Instead of doing a rack pull above the knee, drop your range of motion down to below the knee instead. So, rather than starting with the loaded barbell on the ground. Start from a rack so the bar is below the knee and perform the exercise exactly as you would a deadlift.
Check out this very informative video from Jeff Cavaliere (Athlean X) MSPT, CSCS; where he explains why this version is much better for you.
3- Sumo Deadlift
The Sumo deadlift benefits the lifter similar to how the trap bar deadlift does. You’re lifting a little closer to your center of gravity which can alleviate some of the spine load from a bent-over position. And this movement pattern allows you to maintain a mostly upright posture and a retracted scapula.
But the Sumo deadlift is also beneficial for taller people due to the wide stance. And one study showed the Sumo deadlift to even have a few advantages over the conventional deadlift for targeting certain muscles. (1)
So, it’s an awesome alternative that you should consider for similar benefits to the barbell deadlift.
Here are 4 amazing benefits of the Sumo deadlift.
4- Bulgarian Split Squat
The Bulgarian split squat is a phenomenal exercise that improves unilateral function since you’re training one leg at a time. And unilateral training is a must for improving coordination, core stability, and activities that require athletic performance. (2)
But, the Bulgarian split squat is also an amazing movement for making huge leg gains while avoiding the same spine load caused by a barbell deadlift if proper form is adhered to.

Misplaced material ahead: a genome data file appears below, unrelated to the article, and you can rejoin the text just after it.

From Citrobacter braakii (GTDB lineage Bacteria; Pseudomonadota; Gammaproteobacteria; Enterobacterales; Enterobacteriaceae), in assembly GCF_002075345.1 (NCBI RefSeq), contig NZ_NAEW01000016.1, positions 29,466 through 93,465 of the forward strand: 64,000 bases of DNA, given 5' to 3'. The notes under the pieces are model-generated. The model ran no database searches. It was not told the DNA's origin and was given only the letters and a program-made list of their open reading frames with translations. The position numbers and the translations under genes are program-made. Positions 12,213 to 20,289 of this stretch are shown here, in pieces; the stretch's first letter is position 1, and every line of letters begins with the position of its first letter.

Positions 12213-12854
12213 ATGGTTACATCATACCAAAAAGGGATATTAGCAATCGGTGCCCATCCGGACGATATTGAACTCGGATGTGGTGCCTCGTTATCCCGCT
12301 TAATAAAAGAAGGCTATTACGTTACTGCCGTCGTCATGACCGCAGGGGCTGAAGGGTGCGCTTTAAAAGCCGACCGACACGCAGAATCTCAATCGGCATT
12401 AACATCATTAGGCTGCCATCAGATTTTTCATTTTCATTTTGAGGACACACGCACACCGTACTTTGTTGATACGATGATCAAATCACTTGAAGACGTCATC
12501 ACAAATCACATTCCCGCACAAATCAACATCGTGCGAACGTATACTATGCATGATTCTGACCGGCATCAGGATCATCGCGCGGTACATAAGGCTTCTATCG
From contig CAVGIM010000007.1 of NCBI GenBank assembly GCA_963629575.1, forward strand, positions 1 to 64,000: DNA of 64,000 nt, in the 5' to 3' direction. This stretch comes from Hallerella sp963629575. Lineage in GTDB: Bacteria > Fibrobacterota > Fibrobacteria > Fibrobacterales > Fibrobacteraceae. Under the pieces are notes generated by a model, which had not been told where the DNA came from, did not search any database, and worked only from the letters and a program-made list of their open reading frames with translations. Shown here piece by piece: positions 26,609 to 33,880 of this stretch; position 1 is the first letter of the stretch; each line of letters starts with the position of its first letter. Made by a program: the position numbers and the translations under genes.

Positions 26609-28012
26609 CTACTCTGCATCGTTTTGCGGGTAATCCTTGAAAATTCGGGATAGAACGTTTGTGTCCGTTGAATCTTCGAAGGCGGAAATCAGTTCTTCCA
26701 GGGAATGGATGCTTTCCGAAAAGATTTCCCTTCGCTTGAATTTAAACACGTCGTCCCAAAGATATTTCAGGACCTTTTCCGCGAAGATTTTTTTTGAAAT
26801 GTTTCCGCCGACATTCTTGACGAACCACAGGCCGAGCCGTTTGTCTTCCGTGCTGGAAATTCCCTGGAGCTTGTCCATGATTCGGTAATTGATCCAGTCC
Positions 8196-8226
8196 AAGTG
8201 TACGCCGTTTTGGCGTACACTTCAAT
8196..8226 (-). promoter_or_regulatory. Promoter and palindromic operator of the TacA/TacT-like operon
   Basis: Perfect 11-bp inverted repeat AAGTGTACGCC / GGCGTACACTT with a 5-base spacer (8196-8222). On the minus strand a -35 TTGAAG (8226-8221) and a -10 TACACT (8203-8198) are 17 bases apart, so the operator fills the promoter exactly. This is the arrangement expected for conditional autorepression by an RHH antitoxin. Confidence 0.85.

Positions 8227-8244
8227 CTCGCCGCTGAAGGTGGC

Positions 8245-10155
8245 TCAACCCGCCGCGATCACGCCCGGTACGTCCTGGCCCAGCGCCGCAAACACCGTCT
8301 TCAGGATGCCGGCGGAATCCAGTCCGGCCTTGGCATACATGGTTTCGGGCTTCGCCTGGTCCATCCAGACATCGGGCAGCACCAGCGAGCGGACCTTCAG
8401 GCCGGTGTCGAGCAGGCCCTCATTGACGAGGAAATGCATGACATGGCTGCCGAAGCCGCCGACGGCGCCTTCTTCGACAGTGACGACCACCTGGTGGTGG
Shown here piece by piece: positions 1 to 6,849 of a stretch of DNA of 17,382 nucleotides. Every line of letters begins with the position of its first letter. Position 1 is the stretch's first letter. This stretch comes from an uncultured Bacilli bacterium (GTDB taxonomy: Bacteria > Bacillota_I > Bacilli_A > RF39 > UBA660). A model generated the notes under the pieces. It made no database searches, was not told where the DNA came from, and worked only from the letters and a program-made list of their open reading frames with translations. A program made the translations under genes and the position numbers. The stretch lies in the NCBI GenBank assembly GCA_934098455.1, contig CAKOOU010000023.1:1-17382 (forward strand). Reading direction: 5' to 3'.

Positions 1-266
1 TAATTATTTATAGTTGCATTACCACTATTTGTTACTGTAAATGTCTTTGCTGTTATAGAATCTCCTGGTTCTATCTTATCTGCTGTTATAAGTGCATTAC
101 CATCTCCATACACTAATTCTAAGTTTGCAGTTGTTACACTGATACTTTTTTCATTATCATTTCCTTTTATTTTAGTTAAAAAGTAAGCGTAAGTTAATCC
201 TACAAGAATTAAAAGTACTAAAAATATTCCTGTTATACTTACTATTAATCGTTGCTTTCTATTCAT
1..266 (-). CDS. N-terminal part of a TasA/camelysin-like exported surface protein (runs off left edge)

Now, this exercise may not work all muscles to the same extent as the barbell deadlift but it’s just as amazing for the leg development potential if training effectively and implementing progressive overload.
Here’s a video where Jeff Cavaliere explains why the Bulgarian split squat is the single greatest leg exercise and how to ensure you’re doing it properly.
5- Reverse Hyperextension
Reverse hyperextensions are effective when performed correctly and they’ll work your entire posterior chain like the deadlift (although to a lesser degree of course).
Now, just because the name of the exercise is “hyperextension,” doesn’t mean you should hyperextend your lower back. During a reverse hyperextension and a regular back hyperextension; your body should always end up in a neutral position for your safety.
Note: Click on the link here for examples of alternatives if you do not have access to a reverse hyperextension machine.
6- Glute Ham Raise
The Glute ham raise is another amazing posterior chain exercise but it really hammers the glutes and hamstrings like the name implies.
But along with effective hamstring activation, the entire posterior chain is highly involved in this movement; although, not to the same extent as the barbell deadlift.
Check out our “4 reasons why you should be doing Glute Ham Raises”.
These are viable substitutes for the barbell deadlift as far as them working the same muscles that a deadlift would (although not necessarily together). They target the posterior chain muscles for strength and muscle-building benefits but performance improvement and functional benefits are also a welcomed side effect.